Ten sites in Mississauga will soon allow backyard chickens
Published May 13, 2021 at 8:52 pm
If you’ve always dreamed of raising chickens (for eggs, not slaughter) in your own backyard, your area might be included in an upcoming pilot project that will allow residents in select areas to keep a maximum of four chickens on private property.
Recently, Mississauga council approved an urban hen pilot that will permit residents who reside in 10 areas to raise chickens on their property. The two-year pilot will roll out in three wards, including on one site in Ward 3. The other sites will be located in Wards 5 and 6.
City spokesperson Catherine Monast told insauga.com that the city will have more information about specific locations soon, adding that the municipality is consulting with the public on the pilot and “a process is expected to come forward in the fall.”
The pilot project–proposed in a motion put forward by Ward 5 Councillor Carolyn Parrish–was approved after some councillors shared reservations about the idea of legalizing backyard hens across the city at an earlier general committee meeting.
The general committee debate was held in response to a corporate report recommending that council follow in the footsteps of comparable municipalities such as Brampton and Toronto and allow residents to keep a select number of hens (not roosters) in their yards.
According to the report, city staff reviewed nine jurisdictions across Canada and found that all of the municipalities that allow urban hens reported low complaint volumes related to the animals, regardless of population.
The report says that the risks associated with chicken-keeping were assessed and that staff ultimately decided that an urban hen program is feasible and that all risks (such as those related to noise, pests and coyotes) can be mitigated through regulatory measures such as licensing, staff training, animal shelter upgrades and an education program.
The report says the Mississauga Animal Shelter would need to be retrofitted to the tune of about $15,000 to be able to accommodate any seized or surrendered chickens.
The report also says that several amendments to the Animal Care and Control bylaw will have to be made in order to allow for urban hens. Under the current bylaw, hens are only permitted to be kept on lands zoned and used for agricultural purposes.
According to the report, city staff members were most concerned that urban hens could attract rodents (which residents say have become more of a problem amid the pandemic) and coyotes–something other councillors said made them apprehensive about changing course on the current bylaw prohibiting urban hen ownership.
“People are worried about the attraction of coyotes and the addition of rats. We just introduced a subsidy program to offset the impact of rats,” said Ward 8 Councillor Matt Mahoney.
Lorraine Allard, who, along with local resident and seasoned chicken owner, Chris Magno, gave a deputation in support of urban hens, said that a successful program would mandate that all hens be housed in a predator-proof coop that’s stronger than chicken wire.
“This is the point that is stressed. If you’re going to keep a chicken, you have to keep it secured. Foxes and coyotes already have a lot of squirrels to eat so people who set up a coop must go to the effort to reinforce it so that it’s impossible for a raccoon or fox or coyote to get in,” Allard said.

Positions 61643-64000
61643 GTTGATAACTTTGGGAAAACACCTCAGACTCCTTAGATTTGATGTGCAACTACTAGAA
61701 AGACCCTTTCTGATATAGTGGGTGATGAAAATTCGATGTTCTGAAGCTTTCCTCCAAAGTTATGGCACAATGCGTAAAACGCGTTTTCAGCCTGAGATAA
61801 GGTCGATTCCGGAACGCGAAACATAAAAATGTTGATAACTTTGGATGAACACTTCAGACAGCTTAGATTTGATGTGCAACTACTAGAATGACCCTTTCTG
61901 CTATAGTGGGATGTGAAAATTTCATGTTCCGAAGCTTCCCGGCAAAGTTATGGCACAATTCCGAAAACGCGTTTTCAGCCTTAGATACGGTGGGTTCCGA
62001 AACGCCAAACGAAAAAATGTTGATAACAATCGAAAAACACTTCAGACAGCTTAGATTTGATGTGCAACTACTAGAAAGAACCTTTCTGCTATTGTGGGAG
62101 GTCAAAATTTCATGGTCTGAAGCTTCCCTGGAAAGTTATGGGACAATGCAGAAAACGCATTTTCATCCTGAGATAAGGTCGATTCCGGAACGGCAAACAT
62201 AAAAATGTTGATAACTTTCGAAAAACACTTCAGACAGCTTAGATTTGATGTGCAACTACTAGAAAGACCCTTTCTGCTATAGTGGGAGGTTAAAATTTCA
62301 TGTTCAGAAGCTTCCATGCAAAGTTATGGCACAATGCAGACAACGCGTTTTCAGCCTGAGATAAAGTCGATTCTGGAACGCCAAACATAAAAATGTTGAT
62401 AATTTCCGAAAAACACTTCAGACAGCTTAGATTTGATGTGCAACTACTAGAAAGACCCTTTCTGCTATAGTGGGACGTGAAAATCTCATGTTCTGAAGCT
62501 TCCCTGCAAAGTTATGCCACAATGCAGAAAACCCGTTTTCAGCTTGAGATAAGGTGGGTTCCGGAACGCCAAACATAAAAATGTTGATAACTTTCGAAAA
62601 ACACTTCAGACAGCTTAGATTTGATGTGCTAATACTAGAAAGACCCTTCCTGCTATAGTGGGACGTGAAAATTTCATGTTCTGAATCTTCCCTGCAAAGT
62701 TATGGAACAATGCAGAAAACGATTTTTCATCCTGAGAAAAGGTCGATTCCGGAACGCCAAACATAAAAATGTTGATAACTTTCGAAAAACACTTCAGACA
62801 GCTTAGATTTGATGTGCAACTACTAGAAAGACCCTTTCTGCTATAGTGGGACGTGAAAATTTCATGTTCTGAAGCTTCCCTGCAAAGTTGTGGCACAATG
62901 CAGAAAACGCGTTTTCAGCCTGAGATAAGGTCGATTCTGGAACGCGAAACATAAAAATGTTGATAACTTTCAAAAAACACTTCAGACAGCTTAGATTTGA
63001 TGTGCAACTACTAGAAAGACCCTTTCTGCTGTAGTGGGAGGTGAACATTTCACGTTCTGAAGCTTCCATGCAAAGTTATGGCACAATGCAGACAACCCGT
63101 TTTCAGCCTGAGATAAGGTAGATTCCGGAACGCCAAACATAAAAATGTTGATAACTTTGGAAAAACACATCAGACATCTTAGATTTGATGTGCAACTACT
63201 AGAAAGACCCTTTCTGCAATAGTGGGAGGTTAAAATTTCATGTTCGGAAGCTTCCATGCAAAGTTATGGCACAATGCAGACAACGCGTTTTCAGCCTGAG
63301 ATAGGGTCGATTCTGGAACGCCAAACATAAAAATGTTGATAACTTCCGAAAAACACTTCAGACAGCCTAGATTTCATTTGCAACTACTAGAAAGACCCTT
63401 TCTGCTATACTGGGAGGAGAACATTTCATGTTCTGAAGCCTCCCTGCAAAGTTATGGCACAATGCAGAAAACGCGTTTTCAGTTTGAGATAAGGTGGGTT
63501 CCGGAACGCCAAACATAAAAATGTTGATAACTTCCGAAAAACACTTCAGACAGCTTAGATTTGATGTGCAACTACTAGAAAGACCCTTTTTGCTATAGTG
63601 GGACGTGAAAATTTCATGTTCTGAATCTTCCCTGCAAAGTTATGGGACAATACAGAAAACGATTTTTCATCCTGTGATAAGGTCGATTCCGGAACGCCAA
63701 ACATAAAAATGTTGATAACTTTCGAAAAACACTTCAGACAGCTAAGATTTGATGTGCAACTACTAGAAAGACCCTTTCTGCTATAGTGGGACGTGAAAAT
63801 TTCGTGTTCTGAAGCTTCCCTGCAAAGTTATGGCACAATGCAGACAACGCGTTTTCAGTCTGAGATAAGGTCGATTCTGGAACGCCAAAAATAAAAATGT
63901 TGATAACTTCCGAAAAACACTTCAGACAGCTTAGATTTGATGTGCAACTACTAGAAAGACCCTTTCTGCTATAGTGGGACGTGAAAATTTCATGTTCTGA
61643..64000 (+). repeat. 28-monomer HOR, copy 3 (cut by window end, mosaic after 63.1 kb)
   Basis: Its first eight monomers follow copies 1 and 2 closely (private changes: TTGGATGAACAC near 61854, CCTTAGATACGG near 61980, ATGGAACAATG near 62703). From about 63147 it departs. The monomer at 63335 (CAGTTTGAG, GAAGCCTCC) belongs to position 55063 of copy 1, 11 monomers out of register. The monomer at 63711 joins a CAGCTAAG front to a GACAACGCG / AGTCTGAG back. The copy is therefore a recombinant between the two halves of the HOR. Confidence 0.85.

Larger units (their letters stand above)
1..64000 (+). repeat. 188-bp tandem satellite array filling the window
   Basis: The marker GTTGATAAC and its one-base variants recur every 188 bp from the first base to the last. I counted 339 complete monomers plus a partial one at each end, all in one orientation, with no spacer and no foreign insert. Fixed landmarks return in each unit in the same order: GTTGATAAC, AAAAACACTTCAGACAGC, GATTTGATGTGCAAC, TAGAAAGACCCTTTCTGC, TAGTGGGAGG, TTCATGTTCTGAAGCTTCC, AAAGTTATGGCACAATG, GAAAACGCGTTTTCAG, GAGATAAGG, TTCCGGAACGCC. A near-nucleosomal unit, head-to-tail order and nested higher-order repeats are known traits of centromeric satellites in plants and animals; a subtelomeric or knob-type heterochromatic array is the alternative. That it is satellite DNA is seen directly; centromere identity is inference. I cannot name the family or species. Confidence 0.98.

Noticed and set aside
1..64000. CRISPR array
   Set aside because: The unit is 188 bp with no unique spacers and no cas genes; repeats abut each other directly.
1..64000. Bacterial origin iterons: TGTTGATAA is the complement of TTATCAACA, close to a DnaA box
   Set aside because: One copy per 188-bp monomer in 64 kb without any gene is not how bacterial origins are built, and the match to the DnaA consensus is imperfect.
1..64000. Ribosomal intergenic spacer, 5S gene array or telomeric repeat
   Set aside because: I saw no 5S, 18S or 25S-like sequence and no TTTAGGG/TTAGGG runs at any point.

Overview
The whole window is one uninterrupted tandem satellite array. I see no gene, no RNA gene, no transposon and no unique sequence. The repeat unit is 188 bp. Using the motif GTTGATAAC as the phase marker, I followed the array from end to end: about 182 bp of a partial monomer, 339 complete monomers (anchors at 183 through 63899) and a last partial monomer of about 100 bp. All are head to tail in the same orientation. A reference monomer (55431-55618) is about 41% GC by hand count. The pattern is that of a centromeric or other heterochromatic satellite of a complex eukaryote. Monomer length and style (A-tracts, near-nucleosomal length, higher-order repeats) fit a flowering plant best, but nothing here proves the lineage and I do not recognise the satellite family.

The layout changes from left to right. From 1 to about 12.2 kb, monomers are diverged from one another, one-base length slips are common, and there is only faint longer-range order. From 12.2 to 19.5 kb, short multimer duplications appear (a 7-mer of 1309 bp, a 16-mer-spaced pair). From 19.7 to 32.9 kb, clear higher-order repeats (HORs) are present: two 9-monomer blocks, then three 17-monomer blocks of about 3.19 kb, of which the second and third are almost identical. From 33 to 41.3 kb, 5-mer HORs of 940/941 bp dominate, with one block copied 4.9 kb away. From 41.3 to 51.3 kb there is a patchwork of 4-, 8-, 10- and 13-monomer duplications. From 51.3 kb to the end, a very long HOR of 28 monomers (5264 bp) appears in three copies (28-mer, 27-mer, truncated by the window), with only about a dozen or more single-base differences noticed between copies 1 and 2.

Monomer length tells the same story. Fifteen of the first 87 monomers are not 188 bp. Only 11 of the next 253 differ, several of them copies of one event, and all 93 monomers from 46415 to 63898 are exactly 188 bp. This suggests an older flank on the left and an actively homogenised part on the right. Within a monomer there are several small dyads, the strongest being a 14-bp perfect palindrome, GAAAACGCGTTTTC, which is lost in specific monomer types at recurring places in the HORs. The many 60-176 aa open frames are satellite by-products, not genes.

Mahoney said he was concerned that the coops themselves will attract coyotes and rats, even if regardless of whether or not they’re able to enter them.
“But will the coops attract coyotes and rats? Rats are migrating into residential areas due to restaurant closures and they’re attracted to backyard compost. I’m against the increase of rats and coyotes and the impact on residents who are already concerned about these animals,” he said.
At the general committee meeting, Ward 9 Councillor Pat Saito said that most residents who reached out to her regarding the idea of legal urban hens were opposed. Saito also said that people with experience raising chickens told her that smaller yards are not suitable for the animals.
Ward 2 Councillor Karen Ras appeared less opposed, saying that even if chicken ownership is permitted across the city, residents are unlikely to purchase hens in droves.
“We won’t have a flood of people wanting chickens, it will be few and far between. I think we should explore this further,” Ras said.
Parrish, who proposed the pilot project that was approved at a subsequent council meeting, spoke out strongly in favour of urban hens at the general committee meeting.
“This [report] went on and on and on [about] rats and coyotes. Coyotes have been a problem in our city for a million years because of ravines and rats are all over Ontario because restaurants are closed. This panic over rats and coyotes was inspired by this report and the report talks about salmonella and deaths,” Parrish said.
“There have been two deaths in the U.S. How many bullet deaths do they have in the U.S? This will push anyone into having a bad opinion on chickens. I think we need a pilot project and I’m happy to take it in Ward 5.”
Ward 11 Councillor George Carlson agreed with Parrish.
“I’ve never heard so many ridiculous comments about chickens. Chickens are quiet and unless you’re standing next to it, you’d never hear it. I have rats at my house now and we don’t have any chickens. We allow pigeon coops and how many complaints do we get? Almost nil.”
More information on the pilot is expected to be released later this year.insauga's Editorial Standards and Policies